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Upcycling. The word.

September 07, 2010

Upcycling.  The word.posted by Jimmy
Several people have asked about the word, "Upcycling." It may be the most important concept you've never heard of. The word was popularized (or at least given birth to) in a 2002 book called "Cradle to Cradle: Remaking the way we make things," by William McDonough and Michael Braungart.

Upcycling is defined as converting waste or useless materials into new materials of better quality. Which means that, technically, do-over clothes is a form of upcycling. As are zillions of other artsy and crafty things out there, including many of the products sold on sites like Etsy. And while that's all good, we don't want to pretend that if everyone took up crafting, we could eliminate landfills.

The real value from upcycling is going to come on a much grander scale. Turning old tires into road surface materials and sports flooring. (Did you know there are 200 million tires discarded every year in the U.S. alone?). Converting plastic bottles into thermal fabric for new clothing and other products. Making new furniture out of old construction materials. (Check out it's a great company started by our neighbor's son, Chris Kious). These kinds of upcycling projects can help save the planet. But if you have to buy a shirt, why not buy one made out of a discarded cashmere sweater and a t-shirt?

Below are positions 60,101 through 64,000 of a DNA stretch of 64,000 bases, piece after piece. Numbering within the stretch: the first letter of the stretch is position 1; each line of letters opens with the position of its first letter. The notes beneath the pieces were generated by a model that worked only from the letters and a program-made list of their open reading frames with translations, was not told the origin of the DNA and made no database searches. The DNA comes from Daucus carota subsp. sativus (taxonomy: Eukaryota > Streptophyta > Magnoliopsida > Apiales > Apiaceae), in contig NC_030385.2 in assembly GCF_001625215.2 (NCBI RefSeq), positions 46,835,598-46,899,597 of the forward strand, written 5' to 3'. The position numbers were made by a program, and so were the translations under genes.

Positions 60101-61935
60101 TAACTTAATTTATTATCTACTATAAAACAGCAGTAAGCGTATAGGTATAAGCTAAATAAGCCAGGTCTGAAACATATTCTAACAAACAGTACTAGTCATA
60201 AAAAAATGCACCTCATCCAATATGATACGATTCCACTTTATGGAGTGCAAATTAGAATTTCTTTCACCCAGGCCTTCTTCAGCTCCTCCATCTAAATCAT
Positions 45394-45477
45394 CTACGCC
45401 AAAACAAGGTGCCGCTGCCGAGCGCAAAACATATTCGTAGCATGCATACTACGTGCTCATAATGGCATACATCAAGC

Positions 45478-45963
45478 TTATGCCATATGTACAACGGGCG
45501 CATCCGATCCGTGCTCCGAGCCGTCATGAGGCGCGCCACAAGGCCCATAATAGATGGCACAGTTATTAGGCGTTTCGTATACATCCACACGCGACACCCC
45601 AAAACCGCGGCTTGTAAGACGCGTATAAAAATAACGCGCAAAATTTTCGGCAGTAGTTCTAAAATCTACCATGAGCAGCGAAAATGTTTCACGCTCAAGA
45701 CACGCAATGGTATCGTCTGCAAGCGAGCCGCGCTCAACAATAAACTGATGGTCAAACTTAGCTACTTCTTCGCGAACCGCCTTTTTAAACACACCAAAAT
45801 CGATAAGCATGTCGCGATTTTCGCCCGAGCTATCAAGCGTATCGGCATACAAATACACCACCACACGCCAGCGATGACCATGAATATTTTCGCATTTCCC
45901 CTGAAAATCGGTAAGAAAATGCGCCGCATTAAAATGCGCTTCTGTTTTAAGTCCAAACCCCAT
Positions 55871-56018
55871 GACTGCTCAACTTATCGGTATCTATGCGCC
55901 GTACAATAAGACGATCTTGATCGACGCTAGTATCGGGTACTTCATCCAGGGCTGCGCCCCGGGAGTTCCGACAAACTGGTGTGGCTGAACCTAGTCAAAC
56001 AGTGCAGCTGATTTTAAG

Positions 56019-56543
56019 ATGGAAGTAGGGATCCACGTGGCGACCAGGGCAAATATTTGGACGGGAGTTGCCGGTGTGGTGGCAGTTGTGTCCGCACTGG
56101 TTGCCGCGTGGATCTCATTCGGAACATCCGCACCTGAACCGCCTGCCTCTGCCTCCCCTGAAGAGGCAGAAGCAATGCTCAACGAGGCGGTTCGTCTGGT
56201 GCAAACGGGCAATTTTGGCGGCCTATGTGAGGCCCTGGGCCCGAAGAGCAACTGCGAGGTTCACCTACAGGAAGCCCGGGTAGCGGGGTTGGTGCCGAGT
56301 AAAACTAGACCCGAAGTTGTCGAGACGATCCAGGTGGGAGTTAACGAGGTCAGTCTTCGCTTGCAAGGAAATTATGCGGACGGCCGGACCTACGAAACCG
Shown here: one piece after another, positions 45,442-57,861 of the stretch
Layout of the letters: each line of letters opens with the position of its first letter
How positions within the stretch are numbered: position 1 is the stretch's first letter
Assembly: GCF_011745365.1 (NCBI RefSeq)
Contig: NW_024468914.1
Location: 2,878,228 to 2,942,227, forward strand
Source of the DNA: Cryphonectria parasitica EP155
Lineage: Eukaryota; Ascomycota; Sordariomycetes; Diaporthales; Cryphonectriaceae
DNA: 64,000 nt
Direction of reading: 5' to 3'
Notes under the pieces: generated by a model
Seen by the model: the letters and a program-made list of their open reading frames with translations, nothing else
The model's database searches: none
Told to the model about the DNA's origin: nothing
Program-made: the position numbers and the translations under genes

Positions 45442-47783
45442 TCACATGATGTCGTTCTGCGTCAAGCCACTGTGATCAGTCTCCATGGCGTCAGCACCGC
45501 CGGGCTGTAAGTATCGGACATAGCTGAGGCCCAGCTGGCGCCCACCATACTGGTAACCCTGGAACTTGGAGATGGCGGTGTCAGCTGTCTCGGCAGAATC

A few more words about upcycling. But first a picture. Yes, upcycling has its own icon. (It's that green upward arrow on the left.)

And upcycling also has an opposite: downcycling. Which is often a by-product of recycling. Think about all that plastic that gets recycled. While it's certainly a good thing, the end result-- the recycled plastic-is often of a lesser grade than the original. Which makes it downcycling.

And one more thing: upcycling is something all our grandparents would recognize. It's often born of frugality and scarce resources. Millions of women made aprons and dishtowels out of flour sacks during the depression. Old coffee tins became storage containers. And when you were a little kid, your mother probably let you make craft projects out of sewing scraps and toilet paper rolls. So here's to upcycling on a scale grand or small.